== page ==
Photo courtesy of IAFF Local 60
James Robeson, who died Jan. 6, at a previous incident.
Thirty-nine and six — it's not a math problem, but it is a problem nonetheless. Although neither number seems significant at first glance, they are some of the most depressing I've seen in a while.
As of Tuesday, we've lost six firefighters and at least 39 civilians nationally already this year. I say at least 39 civilians because the United States Fire Administration uses news reports to gather civilian death data. This process is, by its own admission, far from perfect and they likely account for only up to half of all actual civilian deaths.
Clearly — or perhaps only hopefully — we won't keep this horrific pace. Traditionally at this time of year, we've always had a high number of residential fires, and they tend to be more deadly. But we still seem to be struggling to the achieve the lower numbers that we all seem to understand must be achieved throughout our industry.
Of the six line-of-duty deaths so far this year, three were stress/overexertion related leading to a fatal cardiac event. Two came while performing firefighting operations and the final one was a vehicle crash while the firefighter was responding in a personal occupancy vehicle. Does any of this sound familiar? It should; it's the same stuff that killed our friends in the fire service last year, too. Commitment needed
Maintaining and improving personal health and regular physicals need to be a commitment for many of us —myself included — for the coming year. And response safety, both in apparatus and personal vehicles, must be drilled into everyone's head. The attitude needs to be: If you're not wearing a seat belt in the rig with me, you are endangering my life as well as your own, so buckle up and slow down. In addition, training like it's real for when it is real must be our continual effort. Our families have every right to assume we are getting good training with good equipment, but it should not just be an assumption — we need appropriate training support.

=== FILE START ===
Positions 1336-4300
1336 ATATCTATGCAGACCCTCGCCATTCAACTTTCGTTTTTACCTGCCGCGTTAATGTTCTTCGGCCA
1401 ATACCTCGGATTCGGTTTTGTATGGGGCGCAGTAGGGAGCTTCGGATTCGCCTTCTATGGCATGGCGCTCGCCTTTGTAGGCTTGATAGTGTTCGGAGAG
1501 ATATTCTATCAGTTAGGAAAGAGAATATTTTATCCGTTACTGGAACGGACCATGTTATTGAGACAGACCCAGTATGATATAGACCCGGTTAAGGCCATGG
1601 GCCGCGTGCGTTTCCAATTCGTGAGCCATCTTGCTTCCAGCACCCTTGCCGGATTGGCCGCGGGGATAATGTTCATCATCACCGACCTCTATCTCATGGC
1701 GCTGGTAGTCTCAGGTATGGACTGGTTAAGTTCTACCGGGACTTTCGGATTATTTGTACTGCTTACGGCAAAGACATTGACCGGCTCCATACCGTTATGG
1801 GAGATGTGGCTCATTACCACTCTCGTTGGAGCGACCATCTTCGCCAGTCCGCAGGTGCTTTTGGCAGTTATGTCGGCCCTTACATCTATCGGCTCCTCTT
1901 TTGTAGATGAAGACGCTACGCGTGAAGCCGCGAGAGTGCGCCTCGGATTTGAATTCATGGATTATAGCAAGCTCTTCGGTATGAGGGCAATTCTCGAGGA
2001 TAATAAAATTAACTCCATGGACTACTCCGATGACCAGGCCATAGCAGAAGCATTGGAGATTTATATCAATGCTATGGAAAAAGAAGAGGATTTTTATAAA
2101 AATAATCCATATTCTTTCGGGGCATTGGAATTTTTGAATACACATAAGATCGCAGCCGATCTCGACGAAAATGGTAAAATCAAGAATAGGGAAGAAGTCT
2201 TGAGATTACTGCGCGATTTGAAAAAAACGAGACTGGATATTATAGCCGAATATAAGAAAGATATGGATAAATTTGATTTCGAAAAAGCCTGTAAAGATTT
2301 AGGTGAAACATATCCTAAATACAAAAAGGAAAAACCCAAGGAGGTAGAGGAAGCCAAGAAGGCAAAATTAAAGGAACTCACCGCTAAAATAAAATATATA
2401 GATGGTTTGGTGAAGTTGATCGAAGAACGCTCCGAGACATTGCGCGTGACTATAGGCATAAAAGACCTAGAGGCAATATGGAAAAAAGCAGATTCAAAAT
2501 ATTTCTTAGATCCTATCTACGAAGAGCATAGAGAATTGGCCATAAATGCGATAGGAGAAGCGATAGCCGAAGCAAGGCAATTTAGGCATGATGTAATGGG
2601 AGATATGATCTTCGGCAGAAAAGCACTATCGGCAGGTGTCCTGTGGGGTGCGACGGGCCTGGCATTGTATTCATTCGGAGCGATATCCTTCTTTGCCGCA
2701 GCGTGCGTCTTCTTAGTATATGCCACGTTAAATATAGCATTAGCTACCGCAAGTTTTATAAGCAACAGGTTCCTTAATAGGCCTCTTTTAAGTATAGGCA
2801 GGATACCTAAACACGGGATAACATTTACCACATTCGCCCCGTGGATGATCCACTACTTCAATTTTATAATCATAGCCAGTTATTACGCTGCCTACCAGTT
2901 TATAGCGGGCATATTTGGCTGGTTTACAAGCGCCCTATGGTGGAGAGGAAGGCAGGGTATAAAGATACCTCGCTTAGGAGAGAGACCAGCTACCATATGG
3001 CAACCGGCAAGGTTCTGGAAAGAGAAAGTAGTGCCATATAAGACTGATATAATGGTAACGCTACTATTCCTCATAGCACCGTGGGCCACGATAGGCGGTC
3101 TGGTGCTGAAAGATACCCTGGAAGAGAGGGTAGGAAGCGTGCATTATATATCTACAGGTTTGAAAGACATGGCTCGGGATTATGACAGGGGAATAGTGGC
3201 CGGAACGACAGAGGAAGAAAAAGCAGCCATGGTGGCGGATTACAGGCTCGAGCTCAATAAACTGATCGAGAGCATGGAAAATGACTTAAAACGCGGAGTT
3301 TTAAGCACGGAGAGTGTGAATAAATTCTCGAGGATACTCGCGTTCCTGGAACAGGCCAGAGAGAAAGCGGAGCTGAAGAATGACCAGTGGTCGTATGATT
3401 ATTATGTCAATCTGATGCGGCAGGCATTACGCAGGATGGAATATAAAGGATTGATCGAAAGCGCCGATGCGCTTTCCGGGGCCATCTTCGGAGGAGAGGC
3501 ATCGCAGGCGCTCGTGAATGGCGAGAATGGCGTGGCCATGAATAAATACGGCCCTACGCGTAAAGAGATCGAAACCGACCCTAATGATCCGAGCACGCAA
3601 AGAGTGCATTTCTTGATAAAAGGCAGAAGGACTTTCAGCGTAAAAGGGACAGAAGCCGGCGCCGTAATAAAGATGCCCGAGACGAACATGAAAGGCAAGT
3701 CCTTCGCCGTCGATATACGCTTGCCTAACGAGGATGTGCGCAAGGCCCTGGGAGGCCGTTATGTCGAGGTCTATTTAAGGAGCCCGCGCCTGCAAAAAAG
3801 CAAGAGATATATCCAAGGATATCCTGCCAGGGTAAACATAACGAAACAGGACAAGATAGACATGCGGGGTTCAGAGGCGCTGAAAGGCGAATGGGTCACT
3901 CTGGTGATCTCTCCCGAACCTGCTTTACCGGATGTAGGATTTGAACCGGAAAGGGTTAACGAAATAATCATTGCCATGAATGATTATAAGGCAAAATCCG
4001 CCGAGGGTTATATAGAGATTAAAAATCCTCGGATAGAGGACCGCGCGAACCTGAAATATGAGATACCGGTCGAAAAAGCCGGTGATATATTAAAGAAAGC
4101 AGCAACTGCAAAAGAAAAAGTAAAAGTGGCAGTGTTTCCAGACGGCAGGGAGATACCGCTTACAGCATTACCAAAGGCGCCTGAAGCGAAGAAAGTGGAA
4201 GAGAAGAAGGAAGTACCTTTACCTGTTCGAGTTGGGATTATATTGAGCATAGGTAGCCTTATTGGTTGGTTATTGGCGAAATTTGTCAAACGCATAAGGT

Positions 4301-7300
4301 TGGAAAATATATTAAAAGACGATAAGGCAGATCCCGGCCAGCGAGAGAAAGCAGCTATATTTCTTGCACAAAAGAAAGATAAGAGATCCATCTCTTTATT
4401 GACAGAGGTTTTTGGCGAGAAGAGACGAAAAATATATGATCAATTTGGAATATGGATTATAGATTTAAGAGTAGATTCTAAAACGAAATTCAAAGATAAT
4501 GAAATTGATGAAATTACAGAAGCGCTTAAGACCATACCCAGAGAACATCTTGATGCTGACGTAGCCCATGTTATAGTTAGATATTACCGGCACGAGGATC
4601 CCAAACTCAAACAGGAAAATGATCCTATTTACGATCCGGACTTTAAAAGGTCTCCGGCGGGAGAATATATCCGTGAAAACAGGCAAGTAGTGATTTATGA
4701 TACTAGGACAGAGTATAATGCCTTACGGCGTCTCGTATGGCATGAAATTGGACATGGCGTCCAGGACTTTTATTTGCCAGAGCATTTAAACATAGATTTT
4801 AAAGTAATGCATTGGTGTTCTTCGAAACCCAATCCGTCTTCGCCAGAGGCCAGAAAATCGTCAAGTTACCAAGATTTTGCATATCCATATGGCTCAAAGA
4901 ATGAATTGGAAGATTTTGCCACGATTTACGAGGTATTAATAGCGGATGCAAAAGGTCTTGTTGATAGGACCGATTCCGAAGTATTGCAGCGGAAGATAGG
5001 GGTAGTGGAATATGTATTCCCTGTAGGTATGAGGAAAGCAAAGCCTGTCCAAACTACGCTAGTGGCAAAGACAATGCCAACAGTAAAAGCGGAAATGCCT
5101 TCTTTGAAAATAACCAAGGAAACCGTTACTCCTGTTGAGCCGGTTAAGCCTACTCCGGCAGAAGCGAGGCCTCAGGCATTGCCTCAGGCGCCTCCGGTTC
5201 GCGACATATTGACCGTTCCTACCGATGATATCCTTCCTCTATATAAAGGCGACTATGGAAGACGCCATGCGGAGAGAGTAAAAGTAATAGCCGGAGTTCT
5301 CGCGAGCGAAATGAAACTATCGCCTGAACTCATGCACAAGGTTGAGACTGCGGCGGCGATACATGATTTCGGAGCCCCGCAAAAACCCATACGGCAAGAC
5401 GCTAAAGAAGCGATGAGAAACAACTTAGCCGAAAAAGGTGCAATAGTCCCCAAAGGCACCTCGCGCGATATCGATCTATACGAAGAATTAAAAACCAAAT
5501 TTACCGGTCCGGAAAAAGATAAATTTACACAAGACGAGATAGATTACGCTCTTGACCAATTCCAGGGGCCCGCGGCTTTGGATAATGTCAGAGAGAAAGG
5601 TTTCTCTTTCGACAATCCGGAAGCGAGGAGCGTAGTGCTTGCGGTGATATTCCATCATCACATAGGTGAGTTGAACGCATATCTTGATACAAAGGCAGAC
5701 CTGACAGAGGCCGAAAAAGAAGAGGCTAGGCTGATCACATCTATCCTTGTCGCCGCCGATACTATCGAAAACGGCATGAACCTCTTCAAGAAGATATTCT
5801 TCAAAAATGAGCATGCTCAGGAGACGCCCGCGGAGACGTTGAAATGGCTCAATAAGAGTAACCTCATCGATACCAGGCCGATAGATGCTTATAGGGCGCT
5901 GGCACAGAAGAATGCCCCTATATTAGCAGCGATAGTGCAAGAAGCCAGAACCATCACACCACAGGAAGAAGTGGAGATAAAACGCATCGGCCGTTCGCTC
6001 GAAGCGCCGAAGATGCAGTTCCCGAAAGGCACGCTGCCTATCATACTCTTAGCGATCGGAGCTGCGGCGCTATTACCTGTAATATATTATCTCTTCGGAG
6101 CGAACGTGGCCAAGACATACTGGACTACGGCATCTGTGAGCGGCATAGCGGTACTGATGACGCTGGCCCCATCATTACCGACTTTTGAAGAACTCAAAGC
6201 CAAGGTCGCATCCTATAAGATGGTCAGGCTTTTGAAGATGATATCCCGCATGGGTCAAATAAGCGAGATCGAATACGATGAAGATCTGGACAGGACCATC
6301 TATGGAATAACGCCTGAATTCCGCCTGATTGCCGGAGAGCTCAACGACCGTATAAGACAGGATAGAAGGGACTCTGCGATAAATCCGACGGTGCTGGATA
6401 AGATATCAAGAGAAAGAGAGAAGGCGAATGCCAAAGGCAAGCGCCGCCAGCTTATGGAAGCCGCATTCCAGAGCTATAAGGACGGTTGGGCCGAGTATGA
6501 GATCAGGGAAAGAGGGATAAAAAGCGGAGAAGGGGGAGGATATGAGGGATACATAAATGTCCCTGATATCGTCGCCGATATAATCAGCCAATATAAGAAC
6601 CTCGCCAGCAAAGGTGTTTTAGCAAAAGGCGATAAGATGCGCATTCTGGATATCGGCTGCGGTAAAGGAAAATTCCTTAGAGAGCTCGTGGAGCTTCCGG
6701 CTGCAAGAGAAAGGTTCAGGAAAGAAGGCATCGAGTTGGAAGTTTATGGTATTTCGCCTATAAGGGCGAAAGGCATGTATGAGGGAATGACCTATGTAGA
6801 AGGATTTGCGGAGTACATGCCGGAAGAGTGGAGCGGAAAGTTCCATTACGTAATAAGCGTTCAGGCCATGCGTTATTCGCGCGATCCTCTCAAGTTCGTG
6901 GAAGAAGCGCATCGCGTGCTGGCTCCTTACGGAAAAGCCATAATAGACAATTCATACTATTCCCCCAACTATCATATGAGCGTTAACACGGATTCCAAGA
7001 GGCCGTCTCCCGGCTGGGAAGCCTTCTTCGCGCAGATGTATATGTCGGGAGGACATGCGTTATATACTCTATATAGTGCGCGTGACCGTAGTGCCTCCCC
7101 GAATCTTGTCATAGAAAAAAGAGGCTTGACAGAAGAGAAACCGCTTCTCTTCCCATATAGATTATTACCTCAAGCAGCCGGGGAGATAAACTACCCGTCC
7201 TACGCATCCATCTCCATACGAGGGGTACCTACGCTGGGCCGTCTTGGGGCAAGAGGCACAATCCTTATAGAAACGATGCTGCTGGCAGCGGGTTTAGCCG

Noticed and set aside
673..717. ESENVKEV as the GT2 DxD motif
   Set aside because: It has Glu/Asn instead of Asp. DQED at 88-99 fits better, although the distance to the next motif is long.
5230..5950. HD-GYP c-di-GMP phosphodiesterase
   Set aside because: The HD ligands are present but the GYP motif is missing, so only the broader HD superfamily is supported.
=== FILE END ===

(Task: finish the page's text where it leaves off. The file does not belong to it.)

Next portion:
So what are we going to do and what can we do? It not too late for a New Year's resolution. At the end of the day, firefighter safety doesn't begin at the United States Fire Administration, it doesn’t start at your state capitol, it doesn't start at city hall and it doesn't even start in your firehouse. It starts with you.
The only way we will see a true change in the fire service is to see a change in ourselves. We must each commit to that change. Precisely what must be committed will be different for each of us. Only you know what your greatest weakness is and only you can recognize it and address it. In doing so, you'll improve your chances of survival and serve as an example to those around you.
I was very lucky to have my "wise Irish grandmother" who taught me how to play poker, how to enjoy life and how to know right from wrong. She told me it's pretty easy to know the right thing to do: look at your choices and whichever decision seems the toughest, whichever is going to inconvenience you the most, is the right thing to do.
As we continue into 2008, we must each take a look at ourselves and our own weaknesses. The solutions exist, and they’re not too difficult to find in today’s electronic age. We just need to be honest — not brutal, just honest — with those around us so that the the number of firefighter fatalities are fewer and farther between. Remember that line-of-duty deaths should always be a shocking tragedy — and not just another number.